I spent last Saturday afternoon sweating in the garden – which I have to admit, was much neglected by me over the winter, and so well overdue for some TLC. Spring has well and truly sprung here in the southern hemisphere and summer is just around the corner. The flipside of this is, for our many members in the northern hemisphere, it’s now fall with winter rapidly approaching.
A change in season often gives us pause for reflection – in many different ways. Years ago when working in the hydraulic repair business, we’d look forward to the summer as our … continue reading »
In my free email series, on YouTube and in exhaustive detail in The Hydraulic Troubleshooting Handbook, I explain the concept of how a double-acting cylinder becomes a displacement cylinder if the piston seal leaks. And as part of the explanation of this concept I state: “…if the piston seal is completely removed from a double-acting cylinder, and its ports are blocked, it will hold its load indefinitely unless the rod seal leaks.” And this is precisely how a ram, which has NO piston seal, supports a load.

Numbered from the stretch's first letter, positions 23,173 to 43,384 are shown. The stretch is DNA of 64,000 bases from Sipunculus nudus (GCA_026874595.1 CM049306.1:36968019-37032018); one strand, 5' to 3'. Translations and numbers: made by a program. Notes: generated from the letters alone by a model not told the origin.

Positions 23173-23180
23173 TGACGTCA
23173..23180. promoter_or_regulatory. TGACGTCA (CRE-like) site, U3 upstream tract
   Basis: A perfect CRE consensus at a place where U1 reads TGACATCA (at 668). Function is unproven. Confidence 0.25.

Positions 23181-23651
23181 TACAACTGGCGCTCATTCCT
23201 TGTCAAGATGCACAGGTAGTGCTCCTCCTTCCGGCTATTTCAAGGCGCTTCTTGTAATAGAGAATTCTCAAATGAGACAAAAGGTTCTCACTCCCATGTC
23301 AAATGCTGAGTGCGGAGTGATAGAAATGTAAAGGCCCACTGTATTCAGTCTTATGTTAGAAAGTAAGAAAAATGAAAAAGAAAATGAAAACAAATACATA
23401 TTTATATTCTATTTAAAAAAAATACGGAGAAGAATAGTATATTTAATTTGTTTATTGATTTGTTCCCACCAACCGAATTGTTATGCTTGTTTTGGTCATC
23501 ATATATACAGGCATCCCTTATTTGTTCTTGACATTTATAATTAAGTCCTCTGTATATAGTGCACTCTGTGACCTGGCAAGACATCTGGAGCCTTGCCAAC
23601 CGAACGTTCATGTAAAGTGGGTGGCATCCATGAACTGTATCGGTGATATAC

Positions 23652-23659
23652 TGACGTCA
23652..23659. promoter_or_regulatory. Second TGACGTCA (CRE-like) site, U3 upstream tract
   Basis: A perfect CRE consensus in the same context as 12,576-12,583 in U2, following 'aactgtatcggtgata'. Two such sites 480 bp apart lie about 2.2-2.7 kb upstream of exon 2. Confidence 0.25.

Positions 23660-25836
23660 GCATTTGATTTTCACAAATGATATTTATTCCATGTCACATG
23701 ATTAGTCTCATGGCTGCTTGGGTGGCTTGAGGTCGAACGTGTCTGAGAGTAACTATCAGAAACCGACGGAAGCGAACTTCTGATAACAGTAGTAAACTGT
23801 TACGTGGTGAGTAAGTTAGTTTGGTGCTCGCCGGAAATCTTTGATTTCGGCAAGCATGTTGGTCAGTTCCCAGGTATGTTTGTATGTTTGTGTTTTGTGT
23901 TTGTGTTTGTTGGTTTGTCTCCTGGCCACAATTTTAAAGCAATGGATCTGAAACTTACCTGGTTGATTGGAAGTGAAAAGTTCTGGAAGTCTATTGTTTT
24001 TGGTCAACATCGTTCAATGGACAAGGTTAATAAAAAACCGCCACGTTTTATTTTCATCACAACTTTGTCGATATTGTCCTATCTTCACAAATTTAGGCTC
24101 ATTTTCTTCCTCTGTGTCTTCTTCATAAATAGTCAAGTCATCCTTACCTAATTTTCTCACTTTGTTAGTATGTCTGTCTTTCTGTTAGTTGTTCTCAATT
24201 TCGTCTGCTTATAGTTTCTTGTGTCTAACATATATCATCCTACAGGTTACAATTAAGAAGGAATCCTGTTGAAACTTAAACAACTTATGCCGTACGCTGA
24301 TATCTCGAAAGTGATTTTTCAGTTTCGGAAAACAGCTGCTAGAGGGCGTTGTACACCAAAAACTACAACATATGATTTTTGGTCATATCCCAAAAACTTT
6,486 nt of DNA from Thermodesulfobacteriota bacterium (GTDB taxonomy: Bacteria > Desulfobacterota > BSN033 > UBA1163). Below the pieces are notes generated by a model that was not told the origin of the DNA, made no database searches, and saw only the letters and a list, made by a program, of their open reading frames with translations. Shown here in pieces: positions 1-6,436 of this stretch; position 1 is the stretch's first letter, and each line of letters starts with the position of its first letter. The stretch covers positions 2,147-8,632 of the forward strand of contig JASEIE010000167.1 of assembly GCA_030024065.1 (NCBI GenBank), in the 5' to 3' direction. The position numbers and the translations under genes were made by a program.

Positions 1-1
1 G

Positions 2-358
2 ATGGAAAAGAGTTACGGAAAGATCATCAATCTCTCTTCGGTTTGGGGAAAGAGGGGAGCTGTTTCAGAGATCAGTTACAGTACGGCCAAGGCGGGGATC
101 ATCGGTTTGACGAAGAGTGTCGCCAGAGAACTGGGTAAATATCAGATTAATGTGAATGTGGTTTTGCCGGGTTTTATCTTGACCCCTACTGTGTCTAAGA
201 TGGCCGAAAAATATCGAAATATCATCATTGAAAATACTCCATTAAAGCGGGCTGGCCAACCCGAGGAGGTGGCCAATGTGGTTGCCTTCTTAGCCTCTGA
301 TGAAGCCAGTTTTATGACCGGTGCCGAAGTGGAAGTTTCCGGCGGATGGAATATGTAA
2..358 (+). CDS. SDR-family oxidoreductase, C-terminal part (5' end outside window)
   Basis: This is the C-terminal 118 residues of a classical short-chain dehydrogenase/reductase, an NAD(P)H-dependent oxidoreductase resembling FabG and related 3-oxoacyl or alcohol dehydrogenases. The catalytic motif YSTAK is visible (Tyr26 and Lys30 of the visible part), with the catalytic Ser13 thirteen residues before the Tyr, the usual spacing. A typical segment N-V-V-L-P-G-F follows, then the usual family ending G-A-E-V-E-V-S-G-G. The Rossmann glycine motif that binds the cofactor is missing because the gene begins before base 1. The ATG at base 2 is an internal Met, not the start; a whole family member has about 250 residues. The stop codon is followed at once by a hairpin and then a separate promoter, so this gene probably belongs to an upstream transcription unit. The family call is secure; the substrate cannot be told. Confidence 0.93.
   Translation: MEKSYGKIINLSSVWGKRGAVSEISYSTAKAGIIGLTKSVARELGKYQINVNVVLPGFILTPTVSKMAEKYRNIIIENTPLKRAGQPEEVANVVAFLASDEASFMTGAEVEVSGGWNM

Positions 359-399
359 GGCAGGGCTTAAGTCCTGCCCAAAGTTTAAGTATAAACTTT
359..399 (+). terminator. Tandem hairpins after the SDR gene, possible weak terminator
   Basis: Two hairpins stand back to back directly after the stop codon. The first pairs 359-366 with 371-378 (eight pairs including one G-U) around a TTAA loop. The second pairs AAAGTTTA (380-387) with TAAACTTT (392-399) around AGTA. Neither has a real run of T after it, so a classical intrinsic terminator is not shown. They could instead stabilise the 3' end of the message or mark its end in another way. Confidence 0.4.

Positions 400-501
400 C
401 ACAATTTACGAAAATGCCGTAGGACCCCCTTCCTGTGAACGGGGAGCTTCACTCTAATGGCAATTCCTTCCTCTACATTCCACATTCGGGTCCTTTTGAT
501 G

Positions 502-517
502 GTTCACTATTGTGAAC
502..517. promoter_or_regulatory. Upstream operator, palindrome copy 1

But for the physics involved to apply (and the above statement to … continue reading »
A hydraulic machine has lots of moving parts to maintain. In fact, a hydraulic system is one of the most complex systems to maintain effectively. And here’s one more item to add to the list: the machine’s drawings. A machine’s hydraulic (and electrical) schematic diagrams don’t wear out, but they do tend to become inaccurate over time.
Even absent a major refit or redesign, it is not unusual for minor changes to be made to the hydraulic circuit over the course of the machine’s life. This could involve: change in make or model of components; additional filtration-or a reduction in … continue reading »